West Highland White Terrier - Breed Introduction
The West Highland white terrier, or "Westie” as it’s called, is one of the breeds that children flock to because of their sweet look and personality. Not only do they make a hit in the show ring, but are great family pets.
While in the show ring they look prim and proper, at home they love to play a good game of tug-of-war with their human companions. Small, compact and spunky: those are the words that describe a West Highland White Terrier.
A smaller breed, the West Highland white terrier stands about 10 to 12 (25 to 30 cm) inches at the shoulder and weighs around 13 to 15 pounds (7 to 10 kg). A compact dog, with good balance and substance, the Westie’s body between the withers and the root of the tail is slightly shorter than the height at the withers. short-coupled and well boned.
History of the Breed
In Scotland terrier dogs were crossbred to produce hunters of fox, otters, mice and other varmints. What evolved were the Cairn Terrier, Dandie Dinmont terrier, Scottish terrier, Skye terrier and of course, the West Highland White Terrier. The Scottish were still crossbreeding up until 1917 when the kennel clubs refused to recognize and register the crossbreeds.
The first West Highland White Terrier was recorded in the early 1900s in Poltalloch, Scotland. While the name suggests it’s only a white dog, that’s not true. The Westie can come in other colors. However, the kennel clubs only recognize the whites.
When the Westie was first shown in the United States during 1906, it was shown under the breed name Roseneath terriers. But when the AKC accepted the breed for registration and award recognition, it changed the name to West Highland White Terrier.
Color and Coat
While there are other colors besides white, only the white Westies are accepted for registration in the various kennel clubs. Some whites will have a lemon yellow color around the face and ears.
The West Highland White Terrier has a double coat with a soft undercoat, and a hard wiry and straight outer coat.
Personality and Temperament
Spunky. That’s the best word to describe the Westie. It’s intelligent, with good manners. It loves to play, and is always a “puppy at heart” no matter how old he is. They’re willing to play anytime of the day with anyone – human or another dog! And yet, they can be quiet and determined depending on if they’re in the show ring, on the agility course, doing obedience or at home.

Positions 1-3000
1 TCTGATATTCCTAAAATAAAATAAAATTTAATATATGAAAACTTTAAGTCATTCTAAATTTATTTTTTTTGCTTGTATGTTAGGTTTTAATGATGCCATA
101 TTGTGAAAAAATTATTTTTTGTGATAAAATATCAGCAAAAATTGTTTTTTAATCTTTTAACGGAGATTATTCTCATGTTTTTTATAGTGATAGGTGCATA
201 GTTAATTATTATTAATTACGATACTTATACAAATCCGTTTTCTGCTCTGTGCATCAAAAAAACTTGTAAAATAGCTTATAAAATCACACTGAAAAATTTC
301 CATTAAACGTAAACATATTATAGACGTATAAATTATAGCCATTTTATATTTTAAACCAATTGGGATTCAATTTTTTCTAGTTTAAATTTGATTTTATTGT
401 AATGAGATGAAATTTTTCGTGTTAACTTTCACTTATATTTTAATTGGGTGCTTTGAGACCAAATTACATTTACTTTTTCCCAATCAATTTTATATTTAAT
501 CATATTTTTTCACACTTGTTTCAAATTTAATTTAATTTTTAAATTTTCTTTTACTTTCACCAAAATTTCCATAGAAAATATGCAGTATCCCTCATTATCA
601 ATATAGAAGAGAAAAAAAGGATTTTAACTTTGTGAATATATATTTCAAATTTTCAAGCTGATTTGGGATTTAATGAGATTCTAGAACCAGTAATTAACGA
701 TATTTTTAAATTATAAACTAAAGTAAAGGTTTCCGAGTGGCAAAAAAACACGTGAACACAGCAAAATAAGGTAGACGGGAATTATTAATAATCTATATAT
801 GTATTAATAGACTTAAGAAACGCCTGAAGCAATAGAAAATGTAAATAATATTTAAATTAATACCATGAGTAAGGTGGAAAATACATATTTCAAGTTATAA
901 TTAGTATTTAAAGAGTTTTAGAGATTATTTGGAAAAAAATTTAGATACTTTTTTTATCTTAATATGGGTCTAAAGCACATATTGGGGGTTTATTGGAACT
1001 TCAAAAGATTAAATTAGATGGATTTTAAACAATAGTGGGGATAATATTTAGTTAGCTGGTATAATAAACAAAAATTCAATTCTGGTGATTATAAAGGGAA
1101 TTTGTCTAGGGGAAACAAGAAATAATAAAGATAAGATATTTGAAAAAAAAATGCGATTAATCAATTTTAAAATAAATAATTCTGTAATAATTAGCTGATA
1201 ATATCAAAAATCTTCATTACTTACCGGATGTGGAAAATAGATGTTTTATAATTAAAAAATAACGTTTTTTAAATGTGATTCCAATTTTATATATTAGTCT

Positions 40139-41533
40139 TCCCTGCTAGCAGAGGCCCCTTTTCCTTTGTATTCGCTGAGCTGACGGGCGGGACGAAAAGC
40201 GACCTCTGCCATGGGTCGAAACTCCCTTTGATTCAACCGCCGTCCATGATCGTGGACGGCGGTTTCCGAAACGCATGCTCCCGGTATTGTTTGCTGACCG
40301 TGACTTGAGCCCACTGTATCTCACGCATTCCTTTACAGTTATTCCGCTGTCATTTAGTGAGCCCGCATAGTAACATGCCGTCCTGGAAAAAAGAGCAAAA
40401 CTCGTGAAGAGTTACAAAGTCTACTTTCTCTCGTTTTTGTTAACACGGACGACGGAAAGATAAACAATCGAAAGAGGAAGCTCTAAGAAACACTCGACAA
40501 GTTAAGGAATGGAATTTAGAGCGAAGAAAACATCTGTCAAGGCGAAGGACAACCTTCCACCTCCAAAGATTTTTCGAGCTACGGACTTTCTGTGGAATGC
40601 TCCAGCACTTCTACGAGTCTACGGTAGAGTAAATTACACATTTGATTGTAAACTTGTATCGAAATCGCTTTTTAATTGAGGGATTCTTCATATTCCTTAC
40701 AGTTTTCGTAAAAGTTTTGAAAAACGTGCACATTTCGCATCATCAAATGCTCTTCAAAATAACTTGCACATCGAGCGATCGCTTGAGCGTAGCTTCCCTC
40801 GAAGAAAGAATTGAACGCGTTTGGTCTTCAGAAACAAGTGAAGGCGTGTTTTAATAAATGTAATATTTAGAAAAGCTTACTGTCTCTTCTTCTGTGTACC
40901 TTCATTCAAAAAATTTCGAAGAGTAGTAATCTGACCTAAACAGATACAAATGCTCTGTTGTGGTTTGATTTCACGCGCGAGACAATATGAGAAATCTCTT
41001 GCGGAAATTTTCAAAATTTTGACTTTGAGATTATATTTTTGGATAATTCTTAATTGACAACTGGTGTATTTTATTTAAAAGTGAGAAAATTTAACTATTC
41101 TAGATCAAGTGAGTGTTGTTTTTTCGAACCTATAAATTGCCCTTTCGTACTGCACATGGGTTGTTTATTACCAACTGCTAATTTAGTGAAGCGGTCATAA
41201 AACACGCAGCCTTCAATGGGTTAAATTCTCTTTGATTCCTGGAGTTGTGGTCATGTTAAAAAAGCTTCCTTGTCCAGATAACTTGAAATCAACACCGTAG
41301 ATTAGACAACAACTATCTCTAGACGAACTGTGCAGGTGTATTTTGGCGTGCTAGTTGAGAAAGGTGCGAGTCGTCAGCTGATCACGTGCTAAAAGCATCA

This is a great breed for older children as they are very tolerant of children’s mishandlings and stepping on paws. No matter what age children are in the household, there should always be adult supervision when around a dog. Small, they are excellent for apartment dwellers as well as in the home, traveling or on the farm hunting mice.
A spunky little dog, the Westie should portray a dog that is full of life, and eager to please no matter what his role in life is: companion, hunter, agility dog, show dog. It should exhibit good showmanship, have great self esteem, and be powerful in build and look. In general appearance, the Westie is compact and small.
It’s head is domed, with a moderate muzzle. Ears are erect and pointed, giving it’s face an “always on alert” look. The eyes are dark, deep set, sharp and intelligent under shaggy eyebrows which make him look like he’s looking right through you!
The coat is about two inches long, and should be hard to feel on the outercoat, but soft in the undercoat. The hair is longer around the head, giving the Westie a more “lion-maned” look which only adds to his strong look.
Strongly built, the Westie should look like a hunter that is low to the ground, so he can chase that mouse as it runs into the barn….have the forelegs to dig a gopher out of its hole…or be protected by its wiry coat when it runs through the brambles as it chases a rabbit.
It has a muscular neck set on sloping shoulders; compact body with great substance for a dog his size; forelegs are muscular and well boned, short and covered with short hard hair. The forefeet are larger than the hind feet, round and thickly padded.
The hindquarters are well muscled, but the legs are thinner than the forelegs, but still strong and ready to hit the ground running! The paw pads and nails should be black; however older dogs may have some discoloration of the pads and nails.
Typical Health Concerns
The West Highland White Terrier has several health concerns. Many are diseases are not unique to the Westie, but other breeds can be afflicted by the ailments. One disease that only affects younger Westies is craniomandibular osteopathy. As the dog’s mandible (jaw) grows, sometimes it will grow too fast and cause pain.
This disease will subside as the dog matures out and grows into its jaws. A disease typically of older dogs are cataracts which cause full or partial blindness. Other diseases that Westies can have problems with include diabetes; patellar luxation (floating kneecap); hip dysplasia; dilated cardiomyopathy (a large, thin-walled heart muscle); allergic skin disease; and liver disease.
Two diseases associated with white dogs – and are traced to recessive genes – are deafness and white shaker disease (tremors).
A white coat means one thing: extra time to keep it clean. The double coat will take more time too, especially when stripping out the undercoat that will shed during the warmer months, and drying them after a bath.
The outercoat will need to be combed regularly to prevent mats and tangles. They should not be clipped, but rather combed out. Since they’re a terrier, the West Highland White Terrier will want to dig in the yard.
And that means his pretty white coat can get dirty very quickly. Don’t let him dig…not only because of grooming, but it can become a bad habit that you don’t want him to have!
Average Life Span
The average age of the West Highland white terrier is 14 to 16 years.